Business information written specifically for newspaper advertising departments

Creating Balance

With any transition, training/education and timely technological support are key. As a manager, you may have to act as the go-between for employees and other departments.

In the thick of daily routines, it may be difficult to identify the real communication climate of a department. A real assessment can reveal strengths and weaknesses. Once those are defined, they can be worked on and made a priority when trying to improve overall performance. Ask yourself if it’s more healthy to say “This is the way we do things, so deal with it,” or “This is the way we do things. How can I help you be most successful?” Giving clear directives with support and follow-up will create a fundamentally strong and balanced structure.

With any transition, training/education and timely technological support are key. As a manager, you may have to act as the go-between for employees and other departments. Technological frustrations result in waning enthusiasm and productivity. A working relationship with IT will be a benefit if you’re able to get a prospective solution to tech issues.

Also, finding your own support network can keep you accountable and energized. How is communication with your manager/boss? Could it be better? Getting face time and spelling out department goals with a manager keeps you visible and benchmarks progress. Upper level management can offer bigger picture views on what’s going on throughout the company, reminding you of where your department fits in.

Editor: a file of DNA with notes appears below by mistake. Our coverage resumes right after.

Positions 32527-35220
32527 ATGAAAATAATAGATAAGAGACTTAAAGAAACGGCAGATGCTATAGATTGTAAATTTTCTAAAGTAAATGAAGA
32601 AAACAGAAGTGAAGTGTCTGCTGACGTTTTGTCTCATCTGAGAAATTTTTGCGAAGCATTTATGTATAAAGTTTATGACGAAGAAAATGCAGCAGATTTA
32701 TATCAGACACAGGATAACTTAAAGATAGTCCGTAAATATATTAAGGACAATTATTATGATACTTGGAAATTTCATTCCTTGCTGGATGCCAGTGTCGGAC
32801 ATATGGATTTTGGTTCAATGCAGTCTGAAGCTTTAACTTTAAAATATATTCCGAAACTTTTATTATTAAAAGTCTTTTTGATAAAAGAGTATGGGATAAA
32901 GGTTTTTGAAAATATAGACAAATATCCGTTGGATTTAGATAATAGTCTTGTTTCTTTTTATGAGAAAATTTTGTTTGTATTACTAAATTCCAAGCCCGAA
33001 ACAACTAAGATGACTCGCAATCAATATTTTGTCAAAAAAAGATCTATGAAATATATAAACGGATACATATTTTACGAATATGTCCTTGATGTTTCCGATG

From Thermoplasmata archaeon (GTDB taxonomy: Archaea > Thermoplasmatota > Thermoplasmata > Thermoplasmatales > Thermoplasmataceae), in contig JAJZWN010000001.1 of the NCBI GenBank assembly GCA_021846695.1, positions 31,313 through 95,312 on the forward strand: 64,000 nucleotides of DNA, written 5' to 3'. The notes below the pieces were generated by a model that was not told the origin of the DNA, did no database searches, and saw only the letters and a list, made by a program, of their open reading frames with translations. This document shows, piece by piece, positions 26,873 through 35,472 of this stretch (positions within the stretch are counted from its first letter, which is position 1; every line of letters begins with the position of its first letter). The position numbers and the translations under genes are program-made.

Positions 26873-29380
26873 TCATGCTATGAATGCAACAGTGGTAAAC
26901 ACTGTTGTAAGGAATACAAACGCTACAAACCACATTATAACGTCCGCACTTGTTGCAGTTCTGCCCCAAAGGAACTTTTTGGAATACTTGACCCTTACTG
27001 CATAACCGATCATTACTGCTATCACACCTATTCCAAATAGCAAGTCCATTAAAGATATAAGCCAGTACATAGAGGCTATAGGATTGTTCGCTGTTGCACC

Compile a list of effective management tips and ideas that apply to your department and set out to act on one at least once a week. Coupled with intent and follow-through, this ongoing support will serve as a reminder to purposefully seek out ways to influence communication outcomes. For example, the Dale Carnegie blog offers up 10 Ways to Stay on Track as an Effective Team (blog.dalecarnegie.com/leadership/10-ways-to-stay-on-track-as-an-effective-team). Simple guidance, such as frequent, open communication and giving honest, regular feedback, is a good reminder of positive actions.

Make a goal to research one area of your field every week or month. Know the publications and sources that cater to your industry and find out about current and projected trends. An interest with the industry at large will show employees you see beyond the office and are considering where the department is and where it’s headed.

The next article in this series will focus on rehabilitating negative communication habits, effective emailing and the importance of sticking to an agenda in a meeting.